Bristow Takes Long View of Oil Price Slide

 - January 22, 2015, 8:24 AM
The current drop in oil prices is not having an effect on Bristow's offshore oil operations.

The tumbling world price of crude oil is not expected to make a significant impact on operations at OGP helicopter service company Bristow Group, maintains the company’s senior vice president and chief financial officer. Other companies, manufacturers and industry analysts expressed opinions ranging from optimism to cautiousness.

John Briscoe told AIN in early December that the current oil slide is not causing “any impact on our operations.” However, Briscoe said that Bristow is “being proactive in this environment, working with our customers trying to find ways to help them through this situation by helping them control their costs.” Briscoe emphasized that this did not mean that Bristow is discounting existing or future contracts, but rather working with customers to consolidate or reduce labor “and other third-party costs.” On average, Bristow’s OGP contracts earn 65 percent of their revenues without flying. Even in the current oil environment, the company expects to be flying $4.3 billion worth of contracts starting in 2016 and that will continue over future years.

Bristow is the world’s largest OGP helicopter services company as measured by fleet size, accounting for nearly one-third of the total worldwide OGP fleet. It currently has major helicopter transportation operations in the North Sea, Nigeria and the U.S. Gulf of Mexico, and in most of the other major offshore oil- and gas-producing regions of the world, including Australia, Brazil, Canada, Russia and Trinidad.

Opportunities Ahead

Briscoe said Bristow is proceeding with its commitments to buy and lease new helicopters. “We are not deferring deliveries and we haven’t canceled any orders. In fact, we still have demand for more equipment. Our customers are still seeing additional opportunities and they are still talking to us about those, even within the framework of a challenging crude oil price,” he said.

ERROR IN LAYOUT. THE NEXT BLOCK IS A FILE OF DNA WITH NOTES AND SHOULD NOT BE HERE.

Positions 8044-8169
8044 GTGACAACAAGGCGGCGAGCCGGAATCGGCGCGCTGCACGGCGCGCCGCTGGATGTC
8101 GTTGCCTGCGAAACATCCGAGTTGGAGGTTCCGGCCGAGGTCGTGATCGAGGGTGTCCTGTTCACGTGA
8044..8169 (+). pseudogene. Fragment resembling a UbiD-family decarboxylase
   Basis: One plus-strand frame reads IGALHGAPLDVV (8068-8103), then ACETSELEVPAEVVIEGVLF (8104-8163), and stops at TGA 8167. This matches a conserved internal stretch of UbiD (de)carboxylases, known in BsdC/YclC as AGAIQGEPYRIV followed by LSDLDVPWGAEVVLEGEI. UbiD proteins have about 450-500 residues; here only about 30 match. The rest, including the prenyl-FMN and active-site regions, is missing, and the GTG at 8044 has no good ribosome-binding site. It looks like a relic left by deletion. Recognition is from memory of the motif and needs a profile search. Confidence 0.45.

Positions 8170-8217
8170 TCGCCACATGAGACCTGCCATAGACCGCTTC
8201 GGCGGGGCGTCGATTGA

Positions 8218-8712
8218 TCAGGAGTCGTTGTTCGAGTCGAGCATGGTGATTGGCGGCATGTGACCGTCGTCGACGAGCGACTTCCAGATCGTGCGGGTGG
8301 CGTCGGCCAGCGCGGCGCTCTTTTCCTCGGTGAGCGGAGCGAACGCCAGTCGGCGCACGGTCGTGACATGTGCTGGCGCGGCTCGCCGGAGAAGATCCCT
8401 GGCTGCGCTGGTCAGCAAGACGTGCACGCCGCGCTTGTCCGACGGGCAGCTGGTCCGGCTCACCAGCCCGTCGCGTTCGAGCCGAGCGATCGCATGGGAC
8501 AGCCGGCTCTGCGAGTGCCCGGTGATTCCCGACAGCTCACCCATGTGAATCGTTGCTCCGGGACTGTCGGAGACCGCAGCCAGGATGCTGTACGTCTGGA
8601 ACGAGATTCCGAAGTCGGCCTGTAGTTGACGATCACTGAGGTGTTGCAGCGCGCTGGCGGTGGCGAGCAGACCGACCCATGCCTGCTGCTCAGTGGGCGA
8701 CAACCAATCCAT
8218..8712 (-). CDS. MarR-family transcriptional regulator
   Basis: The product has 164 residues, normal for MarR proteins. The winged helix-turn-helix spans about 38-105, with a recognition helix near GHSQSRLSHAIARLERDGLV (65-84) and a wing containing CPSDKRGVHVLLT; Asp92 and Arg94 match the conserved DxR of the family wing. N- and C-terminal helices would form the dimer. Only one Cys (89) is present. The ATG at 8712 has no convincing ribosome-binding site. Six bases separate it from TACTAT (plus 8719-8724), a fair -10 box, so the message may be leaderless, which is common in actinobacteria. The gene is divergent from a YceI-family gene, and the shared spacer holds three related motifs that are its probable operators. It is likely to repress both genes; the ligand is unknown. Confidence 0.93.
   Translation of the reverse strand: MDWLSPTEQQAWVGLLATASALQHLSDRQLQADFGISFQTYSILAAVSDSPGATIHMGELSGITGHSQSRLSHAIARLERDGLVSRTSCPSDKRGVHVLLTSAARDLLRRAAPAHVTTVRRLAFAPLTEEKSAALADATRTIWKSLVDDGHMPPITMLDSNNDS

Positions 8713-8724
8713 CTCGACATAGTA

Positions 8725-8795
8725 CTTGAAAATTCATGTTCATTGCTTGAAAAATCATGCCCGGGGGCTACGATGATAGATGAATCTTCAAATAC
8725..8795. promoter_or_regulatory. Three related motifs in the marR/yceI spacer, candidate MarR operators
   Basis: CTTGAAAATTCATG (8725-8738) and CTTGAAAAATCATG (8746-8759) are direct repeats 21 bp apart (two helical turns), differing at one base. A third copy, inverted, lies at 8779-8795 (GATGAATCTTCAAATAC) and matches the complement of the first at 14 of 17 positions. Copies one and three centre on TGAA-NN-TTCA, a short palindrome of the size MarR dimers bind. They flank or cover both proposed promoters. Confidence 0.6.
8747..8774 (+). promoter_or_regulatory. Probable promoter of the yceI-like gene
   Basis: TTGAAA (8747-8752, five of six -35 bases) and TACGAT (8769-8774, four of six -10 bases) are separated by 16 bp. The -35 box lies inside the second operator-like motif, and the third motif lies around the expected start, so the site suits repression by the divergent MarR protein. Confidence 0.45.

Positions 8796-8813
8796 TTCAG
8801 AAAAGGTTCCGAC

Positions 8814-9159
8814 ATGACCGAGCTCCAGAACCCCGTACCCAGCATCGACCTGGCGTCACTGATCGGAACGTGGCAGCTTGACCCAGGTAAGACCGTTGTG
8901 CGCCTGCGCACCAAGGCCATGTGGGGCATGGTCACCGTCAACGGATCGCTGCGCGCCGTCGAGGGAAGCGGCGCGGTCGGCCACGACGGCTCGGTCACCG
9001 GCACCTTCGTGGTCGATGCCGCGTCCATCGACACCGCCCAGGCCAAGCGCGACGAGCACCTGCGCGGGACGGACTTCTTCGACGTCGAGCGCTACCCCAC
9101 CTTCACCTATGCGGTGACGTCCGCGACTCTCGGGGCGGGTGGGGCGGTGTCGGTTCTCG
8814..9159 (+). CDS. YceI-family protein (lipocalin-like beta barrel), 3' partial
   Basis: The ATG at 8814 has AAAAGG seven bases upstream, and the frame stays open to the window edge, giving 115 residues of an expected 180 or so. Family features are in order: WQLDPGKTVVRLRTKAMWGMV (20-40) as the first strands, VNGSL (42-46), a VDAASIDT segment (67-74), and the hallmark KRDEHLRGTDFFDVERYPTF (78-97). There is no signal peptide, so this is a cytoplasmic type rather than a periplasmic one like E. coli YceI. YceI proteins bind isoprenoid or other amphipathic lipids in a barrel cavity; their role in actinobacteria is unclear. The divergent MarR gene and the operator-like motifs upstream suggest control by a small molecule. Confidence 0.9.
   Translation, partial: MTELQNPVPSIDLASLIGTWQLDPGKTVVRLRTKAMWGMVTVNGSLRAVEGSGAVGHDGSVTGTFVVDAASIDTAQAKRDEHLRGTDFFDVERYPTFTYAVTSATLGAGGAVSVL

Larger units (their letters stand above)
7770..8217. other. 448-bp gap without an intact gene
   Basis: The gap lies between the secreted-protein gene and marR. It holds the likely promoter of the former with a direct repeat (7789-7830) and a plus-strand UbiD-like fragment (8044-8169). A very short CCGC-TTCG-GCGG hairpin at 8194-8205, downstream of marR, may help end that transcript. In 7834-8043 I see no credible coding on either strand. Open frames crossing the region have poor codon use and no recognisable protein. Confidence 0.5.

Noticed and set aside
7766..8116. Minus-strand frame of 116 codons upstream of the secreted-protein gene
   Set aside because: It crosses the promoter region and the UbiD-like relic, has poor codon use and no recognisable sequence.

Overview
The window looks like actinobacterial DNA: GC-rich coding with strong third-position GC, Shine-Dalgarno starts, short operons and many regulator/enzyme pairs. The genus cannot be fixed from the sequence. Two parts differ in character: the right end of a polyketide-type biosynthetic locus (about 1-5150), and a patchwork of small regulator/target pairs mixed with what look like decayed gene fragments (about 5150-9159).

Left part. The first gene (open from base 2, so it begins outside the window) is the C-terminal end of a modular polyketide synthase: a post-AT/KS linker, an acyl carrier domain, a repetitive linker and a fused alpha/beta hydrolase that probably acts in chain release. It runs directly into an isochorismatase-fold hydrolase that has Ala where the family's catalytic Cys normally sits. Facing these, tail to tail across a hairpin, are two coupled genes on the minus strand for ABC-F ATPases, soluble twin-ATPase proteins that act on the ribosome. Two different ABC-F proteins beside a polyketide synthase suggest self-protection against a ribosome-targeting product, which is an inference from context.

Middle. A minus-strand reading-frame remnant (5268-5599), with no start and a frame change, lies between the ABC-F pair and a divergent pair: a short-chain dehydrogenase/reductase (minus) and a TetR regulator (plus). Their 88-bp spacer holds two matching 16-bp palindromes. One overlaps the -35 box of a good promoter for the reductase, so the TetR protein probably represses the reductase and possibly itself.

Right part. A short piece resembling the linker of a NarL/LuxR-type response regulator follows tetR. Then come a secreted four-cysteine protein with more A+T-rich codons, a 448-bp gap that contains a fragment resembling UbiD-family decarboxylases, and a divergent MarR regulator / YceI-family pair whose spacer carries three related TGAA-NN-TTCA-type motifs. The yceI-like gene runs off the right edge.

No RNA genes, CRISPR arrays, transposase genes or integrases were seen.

“We think of our order book in terms of future opportunity, but [firm] orders never match up exactly with future opportunities; it’s actually less than what future opportunities we think will mature. We think our orders are conservative. We use our [order] options to bridge what the actual opportunities are and in that way have the flexibility to be able to move up or down with the order book to meet the actual demand,” Briscoe said.

As of December, Bristow had identified 246 “qualified aircraft opportunities” over the next three years: 146 of them are for medium helicopters and 100 for large; of these it classified 129 as “realistic” and said it expects 50 of those to result in new contracts. Bristow has 24 new helicopters on firm order, the majority of them large machines. It also has options on another 48. Of the 246 opportunities, 79 are in North America, primarily the Gulf of Mexico, and another 55 in South America and the Caribbean.

Bristow takes the long view with regard to unique dislocations in specific energy markets such as Brazil and Nigeria, according to Briscoe. In Brazil, new exploration and output by the majority state-owned oil company, Petrobras, has habitually run behind schedule.

“We think there is actually a tremendous amount of long-term opportunity for [OGP lift] in Brazil,” Briscoe said. “Petrobras is working hard to meet its goals and targets and we think it is going to be focused on that. Some projects might get delayed but we actually think that those projects become even more important in a low-price environment and that those projects will continue. We don’t see any of the projects in Brazil being canceled. Could there be delays? Absolutely. Those are always hard to predict. But eventually everything moves forward, and perhaps with a greater sense of urgency than we have had in the past. But it is hard to predict.”

The political instability and actual or possible armed conflict caused by falling oil prices in countries where governments are overdependent on oil revenues has not affected Bristow so far and Briscoe thinks that the security Bristow has in place in countries such as Nigeria is up to the challenge. “We’re not making any changes to our security arrangements around the world at this time. We believe that we have good security arrangements in each of the jurisdictions in which we operate. But we will continue to reassess and revisit the issue,” he said.